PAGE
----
5 Fascinating Monuments along the River Liffey

A walk along the River Liffey always lifts the spirits, no matter what time of year. Not only does it show off the sheer vibrance and character of the Irish capital, but it also reveals many monuments that bear testimony to the country’s rich history. Solemn, inspiring and filled with tales of defeat, victory, love and loss, these sites are guaranteed to leave you intrigued. We've handpicked some of our favourite heritage spots along the quays for you to visit next time you're taking a stroll through the capital.

Famine Memorial

Famine statues_web

Custom House Quay, Dublin 1
Chronicling the lives that were lost during the Great Famine of the mid-19th century, these statues are dedicated to the resilience of the Irish spirit. A site that sheds light on a painful chapter in Irish history, it is worth a visit owing to the poignant story associated with it.


The Jeanie Johnston – An Irish Famine Story


Custom House Quay, Dublin 1
A monument memorialising the original Jeanie Johnston – a ship that transported over 2,500 Irish emigrants to North America, it eternalizes their tales of suffering, survival and triumph in the face of the many obstacles that stood in their way. In offering an engaging guided tour and a wonderful view of the River Liffey, this is one monument you don’t want to miss.


Custom House Building

Custom House (1)

Custom House Quay, Dublin 1
A grand Neo-Classical building situated at the very heart of the Dublin Docklands, the
Custom House Building embodies the city’s true architectural glory. Initially the headquarters of the Commissioners of Custom, following which it was restored after being set ablaze during the War of Independence, it is a melting pot of many historical events in Ireland.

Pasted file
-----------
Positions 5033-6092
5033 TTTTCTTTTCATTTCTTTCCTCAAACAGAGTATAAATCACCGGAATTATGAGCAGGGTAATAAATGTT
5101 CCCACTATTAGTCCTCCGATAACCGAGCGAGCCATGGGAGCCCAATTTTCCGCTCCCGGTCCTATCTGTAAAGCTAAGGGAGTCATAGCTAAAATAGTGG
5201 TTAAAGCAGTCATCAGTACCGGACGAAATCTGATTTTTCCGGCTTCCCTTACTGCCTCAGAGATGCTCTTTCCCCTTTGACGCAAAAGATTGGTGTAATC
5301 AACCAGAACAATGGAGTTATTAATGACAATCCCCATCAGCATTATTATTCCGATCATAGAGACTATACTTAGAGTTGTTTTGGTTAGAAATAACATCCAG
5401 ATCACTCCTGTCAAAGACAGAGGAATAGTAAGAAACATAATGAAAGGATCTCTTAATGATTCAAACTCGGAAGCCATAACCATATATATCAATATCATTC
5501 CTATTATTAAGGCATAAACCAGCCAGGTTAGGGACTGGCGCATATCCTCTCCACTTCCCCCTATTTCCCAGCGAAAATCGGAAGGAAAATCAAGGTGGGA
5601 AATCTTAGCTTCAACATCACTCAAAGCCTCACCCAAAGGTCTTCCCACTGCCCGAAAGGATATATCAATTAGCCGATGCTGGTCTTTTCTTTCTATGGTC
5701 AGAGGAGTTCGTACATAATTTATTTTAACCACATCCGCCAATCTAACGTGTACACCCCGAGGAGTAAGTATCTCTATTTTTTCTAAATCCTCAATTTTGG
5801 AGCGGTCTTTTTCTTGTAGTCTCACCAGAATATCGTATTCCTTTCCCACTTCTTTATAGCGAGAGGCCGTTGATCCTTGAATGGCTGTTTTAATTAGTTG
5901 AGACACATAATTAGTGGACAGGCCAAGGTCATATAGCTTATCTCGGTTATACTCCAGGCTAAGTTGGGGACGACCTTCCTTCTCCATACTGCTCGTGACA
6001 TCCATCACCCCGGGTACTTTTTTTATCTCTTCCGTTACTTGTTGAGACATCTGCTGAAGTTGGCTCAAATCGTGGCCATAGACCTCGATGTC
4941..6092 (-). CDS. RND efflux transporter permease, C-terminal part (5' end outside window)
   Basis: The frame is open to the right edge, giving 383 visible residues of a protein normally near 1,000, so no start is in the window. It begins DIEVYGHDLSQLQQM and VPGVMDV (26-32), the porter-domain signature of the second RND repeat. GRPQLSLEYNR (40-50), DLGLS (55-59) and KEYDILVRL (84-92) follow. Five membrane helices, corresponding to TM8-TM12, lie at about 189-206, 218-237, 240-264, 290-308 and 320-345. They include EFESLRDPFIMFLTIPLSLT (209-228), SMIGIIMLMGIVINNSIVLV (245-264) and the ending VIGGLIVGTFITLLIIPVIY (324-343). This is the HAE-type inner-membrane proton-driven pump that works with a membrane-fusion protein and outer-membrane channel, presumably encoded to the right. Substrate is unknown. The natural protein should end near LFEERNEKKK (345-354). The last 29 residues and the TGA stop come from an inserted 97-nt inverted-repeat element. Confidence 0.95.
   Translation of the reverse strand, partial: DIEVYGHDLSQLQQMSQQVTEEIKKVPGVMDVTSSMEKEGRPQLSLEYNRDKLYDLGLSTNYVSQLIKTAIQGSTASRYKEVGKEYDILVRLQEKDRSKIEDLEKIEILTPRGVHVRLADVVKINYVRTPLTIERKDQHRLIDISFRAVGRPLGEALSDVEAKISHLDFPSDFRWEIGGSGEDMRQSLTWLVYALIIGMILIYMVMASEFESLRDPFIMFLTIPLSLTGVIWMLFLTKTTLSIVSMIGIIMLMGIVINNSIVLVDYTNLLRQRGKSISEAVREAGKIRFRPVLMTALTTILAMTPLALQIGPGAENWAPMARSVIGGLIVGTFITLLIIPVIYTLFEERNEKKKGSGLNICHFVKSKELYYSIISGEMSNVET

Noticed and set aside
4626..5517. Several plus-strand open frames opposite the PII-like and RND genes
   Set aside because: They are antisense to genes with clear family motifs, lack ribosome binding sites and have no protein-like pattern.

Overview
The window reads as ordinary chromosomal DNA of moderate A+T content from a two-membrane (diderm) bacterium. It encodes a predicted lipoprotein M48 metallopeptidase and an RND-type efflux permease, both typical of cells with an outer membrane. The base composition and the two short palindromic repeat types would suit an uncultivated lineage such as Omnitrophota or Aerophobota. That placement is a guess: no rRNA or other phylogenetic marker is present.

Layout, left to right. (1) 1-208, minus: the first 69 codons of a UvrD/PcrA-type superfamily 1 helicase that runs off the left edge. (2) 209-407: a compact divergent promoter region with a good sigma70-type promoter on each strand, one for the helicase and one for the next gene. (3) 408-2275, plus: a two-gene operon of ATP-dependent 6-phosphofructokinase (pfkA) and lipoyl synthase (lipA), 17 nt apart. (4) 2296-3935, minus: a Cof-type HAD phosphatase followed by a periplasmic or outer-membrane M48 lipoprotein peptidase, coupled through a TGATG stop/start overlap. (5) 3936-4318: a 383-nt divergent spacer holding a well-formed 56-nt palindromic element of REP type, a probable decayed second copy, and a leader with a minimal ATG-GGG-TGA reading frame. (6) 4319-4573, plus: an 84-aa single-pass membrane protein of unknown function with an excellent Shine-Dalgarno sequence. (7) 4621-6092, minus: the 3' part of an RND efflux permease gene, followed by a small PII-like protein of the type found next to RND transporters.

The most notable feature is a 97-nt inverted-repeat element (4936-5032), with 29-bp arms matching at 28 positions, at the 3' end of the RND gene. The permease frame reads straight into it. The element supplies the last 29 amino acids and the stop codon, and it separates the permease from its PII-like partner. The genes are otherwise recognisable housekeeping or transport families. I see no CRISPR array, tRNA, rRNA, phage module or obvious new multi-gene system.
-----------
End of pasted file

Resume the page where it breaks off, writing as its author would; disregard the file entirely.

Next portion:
Daniel O’Connell Monument


North Inner City, Dublin 1
Set amidst the hustle on O’Connell Street, this monument is built in dedication to “the liberator” Daniel O’Connell, a 19th century nationalist. A nerve-centre of political conflict in the 20th century, it served as the backdrop to many significant events in Irish history, including the 1913 Dublin Lockout Gatherings, the 1916 Easter Uprising and the Irish Civil War of 1922.


Anna Livia Monument


Arran Quay, Dublin 7
This bronze monument located in Croppies Memorial Park on Wolfe Tone Quay is believed to be a personification of the River Liffey. Named after a character in James Joyce’s Finnegans Wake, who is supposed to represent the river, it depicts a young woman sitting on a slope, surrounded by water on all sides. Worth a visit owing simply to its cultural and literary significance, it’s a fitting final stop to your walk along the river!